People are at the heart of business, yet not all people are treated the same. Best-selling author and journalist Joanne Lipman will share how men and women can work together to create more inclusive cultures and close the gender gap. Don’t miss her session at the HR People + Strategy Strategic HR Forum, October 27-29 in Boston, on “After #MeToo: What Next?” at 10:30 am on Monday, October 28.
HRPS: How did your life and career experiences lead you to becoming a best-selling author?
Joanne: I'm a long-time journalist. I spent the first two decades of my career at the Wall Street Journal, starting as an intern, then a reporter and ultimately becoming the deputy managing editor. I was the chief content officer overseeing 110 newspapers, as well as editor in chief of USA Today. Throughout my journalism career, I worked in very male-dominated organizations in a male-dominated industry. When I would get together with professional women, the conversation was always the same and it was about the issues that are common to women in every industry, namely being taken seriously and pay equity. If we want to solve the issues before us, we need men to be part of this conversation. I worked with many men who could and should be part of the solution but weren’t aware of or invited in to the discussion.
HRPS: What lessons from your background in journalism apply to the world of HR?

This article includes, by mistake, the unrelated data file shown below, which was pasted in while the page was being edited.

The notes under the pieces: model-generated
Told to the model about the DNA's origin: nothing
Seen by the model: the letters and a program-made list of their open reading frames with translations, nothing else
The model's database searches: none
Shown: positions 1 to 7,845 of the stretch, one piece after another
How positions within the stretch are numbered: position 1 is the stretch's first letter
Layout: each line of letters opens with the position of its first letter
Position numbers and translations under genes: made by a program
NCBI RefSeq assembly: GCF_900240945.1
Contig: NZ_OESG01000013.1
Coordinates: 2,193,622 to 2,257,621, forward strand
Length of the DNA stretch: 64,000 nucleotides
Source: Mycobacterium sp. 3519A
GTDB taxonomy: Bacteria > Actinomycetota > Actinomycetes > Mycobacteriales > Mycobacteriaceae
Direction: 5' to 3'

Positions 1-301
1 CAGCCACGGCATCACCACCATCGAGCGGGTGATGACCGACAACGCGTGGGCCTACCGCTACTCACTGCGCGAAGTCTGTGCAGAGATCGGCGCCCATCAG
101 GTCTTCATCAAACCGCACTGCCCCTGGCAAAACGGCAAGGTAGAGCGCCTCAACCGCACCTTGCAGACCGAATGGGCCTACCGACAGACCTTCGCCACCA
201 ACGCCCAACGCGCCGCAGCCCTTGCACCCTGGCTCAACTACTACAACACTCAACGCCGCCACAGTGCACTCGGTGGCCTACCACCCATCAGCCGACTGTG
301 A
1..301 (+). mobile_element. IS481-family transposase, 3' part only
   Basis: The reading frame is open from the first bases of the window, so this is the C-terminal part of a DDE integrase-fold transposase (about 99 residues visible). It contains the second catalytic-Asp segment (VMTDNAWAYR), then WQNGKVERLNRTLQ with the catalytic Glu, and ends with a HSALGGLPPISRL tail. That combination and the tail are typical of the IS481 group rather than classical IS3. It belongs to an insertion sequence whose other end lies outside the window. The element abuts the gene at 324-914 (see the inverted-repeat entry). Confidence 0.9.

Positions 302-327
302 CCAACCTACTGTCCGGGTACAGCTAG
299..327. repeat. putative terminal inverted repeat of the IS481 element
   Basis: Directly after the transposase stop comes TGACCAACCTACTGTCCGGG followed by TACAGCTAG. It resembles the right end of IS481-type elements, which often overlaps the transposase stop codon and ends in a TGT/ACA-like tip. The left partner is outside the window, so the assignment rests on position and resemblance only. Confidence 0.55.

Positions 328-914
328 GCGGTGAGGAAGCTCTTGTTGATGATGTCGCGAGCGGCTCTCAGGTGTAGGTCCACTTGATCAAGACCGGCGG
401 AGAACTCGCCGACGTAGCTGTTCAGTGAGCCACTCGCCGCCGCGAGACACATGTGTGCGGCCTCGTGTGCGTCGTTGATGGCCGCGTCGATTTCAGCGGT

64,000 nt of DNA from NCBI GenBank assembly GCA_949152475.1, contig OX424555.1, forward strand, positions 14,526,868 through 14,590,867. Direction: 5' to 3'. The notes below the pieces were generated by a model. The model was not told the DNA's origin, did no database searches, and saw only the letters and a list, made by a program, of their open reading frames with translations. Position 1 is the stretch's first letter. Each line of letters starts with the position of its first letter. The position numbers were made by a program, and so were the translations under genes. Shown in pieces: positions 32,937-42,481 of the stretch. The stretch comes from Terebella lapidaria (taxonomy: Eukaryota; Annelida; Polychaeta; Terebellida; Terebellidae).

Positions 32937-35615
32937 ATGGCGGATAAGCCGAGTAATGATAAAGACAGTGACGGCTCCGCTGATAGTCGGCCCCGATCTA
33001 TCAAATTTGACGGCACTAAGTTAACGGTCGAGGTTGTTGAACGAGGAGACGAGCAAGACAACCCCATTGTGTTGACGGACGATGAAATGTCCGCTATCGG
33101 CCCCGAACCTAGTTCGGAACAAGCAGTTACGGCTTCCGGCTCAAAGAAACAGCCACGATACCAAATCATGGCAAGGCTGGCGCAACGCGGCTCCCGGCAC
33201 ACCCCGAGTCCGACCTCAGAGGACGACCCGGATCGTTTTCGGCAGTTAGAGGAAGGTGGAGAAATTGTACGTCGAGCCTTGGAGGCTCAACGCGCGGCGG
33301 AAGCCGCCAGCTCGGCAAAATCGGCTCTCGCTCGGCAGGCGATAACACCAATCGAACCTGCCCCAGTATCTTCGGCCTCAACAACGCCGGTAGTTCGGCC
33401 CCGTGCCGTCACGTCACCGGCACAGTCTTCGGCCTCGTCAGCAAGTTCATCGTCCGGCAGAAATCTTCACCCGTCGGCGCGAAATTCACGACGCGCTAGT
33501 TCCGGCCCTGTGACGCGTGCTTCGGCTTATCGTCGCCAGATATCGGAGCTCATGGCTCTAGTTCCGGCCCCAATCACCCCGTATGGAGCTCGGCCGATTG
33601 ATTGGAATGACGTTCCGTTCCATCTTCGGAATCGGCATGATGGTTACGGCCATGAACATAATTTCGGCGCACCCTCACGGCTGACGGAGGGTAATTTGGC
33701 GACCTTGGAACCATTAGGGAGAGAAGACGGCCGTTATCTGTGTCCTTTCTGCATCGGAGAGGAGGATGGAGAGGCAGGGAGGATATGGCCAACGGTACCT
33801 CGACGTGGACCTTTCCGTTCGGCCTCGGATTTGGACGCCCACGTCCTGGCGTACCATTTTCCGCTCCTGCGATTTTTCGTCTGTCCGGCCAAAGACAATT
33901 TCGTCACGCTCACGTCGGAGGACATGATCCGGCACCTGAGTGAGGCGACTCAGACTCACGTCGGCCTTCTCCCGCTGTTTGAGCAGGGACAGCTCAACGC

Joanne: In journalism, the bottom line is that it’s all about people. One of the first things I learned at the Wall Street Journal was companies don't do anything, people do things. Every article you read, every story, every business issue revolves around the people so you need to understand people's motivations, context, and interpersonal dynamics. This is applicable to the world of HR.
HRPS: How do you see the world of work changing? What does the future hold for men and women in the workplace?
Joanne: I'm optimistic even though sometimes it's seems we take three steps forward and four steps backwards. I do see more men engaged in this conversation. There's a growing awareness that this is not a side issue, this is front and center. When the book came out, men at book signings would request one for their daughter. Now men are requesting copies for themselves—that is progress. The awareness levels are going up.
HRPS: Can you give us a preview into your session at the Strategic HR Forum?
Joanne: I love the opportunity to see how multiple companies and multiple industries operate when solving problems. Working with organizations that have their own specific culture and their own specific issues is an interesting challenge and expands my brain in a great way. Those are some of the things we'll be talking about in the session: the state of corporate America in this post #MeToo era and what are the best practices to close the gender gap. We can leave the session with fresh ideas about how to move forward and how we can all work together to close the gender gap.
Hear more from Joanne in her podcast.